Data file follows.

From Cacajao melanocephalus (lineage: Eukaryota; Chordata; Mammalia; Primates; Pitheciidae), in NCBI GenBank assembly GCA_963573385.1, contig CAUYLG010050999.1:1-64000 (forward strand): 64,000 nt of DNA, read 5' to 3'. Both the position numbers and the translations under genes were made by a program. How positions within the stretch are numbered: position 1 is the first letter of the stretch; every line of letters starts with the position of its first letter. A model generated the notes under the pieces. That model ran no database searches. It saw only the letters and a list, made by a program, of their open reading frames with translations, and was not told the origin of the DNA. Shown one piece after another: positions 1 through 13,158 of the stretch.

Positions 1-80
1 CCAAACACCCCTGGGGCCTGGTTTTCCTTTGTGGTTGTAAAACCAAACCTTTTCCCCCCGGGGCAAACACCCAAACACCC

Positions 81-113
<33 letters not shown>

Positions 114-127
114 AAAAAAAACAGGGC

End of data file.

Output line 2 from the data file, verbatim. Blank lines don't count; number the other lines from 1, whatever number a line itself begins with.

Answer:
Positions 1-80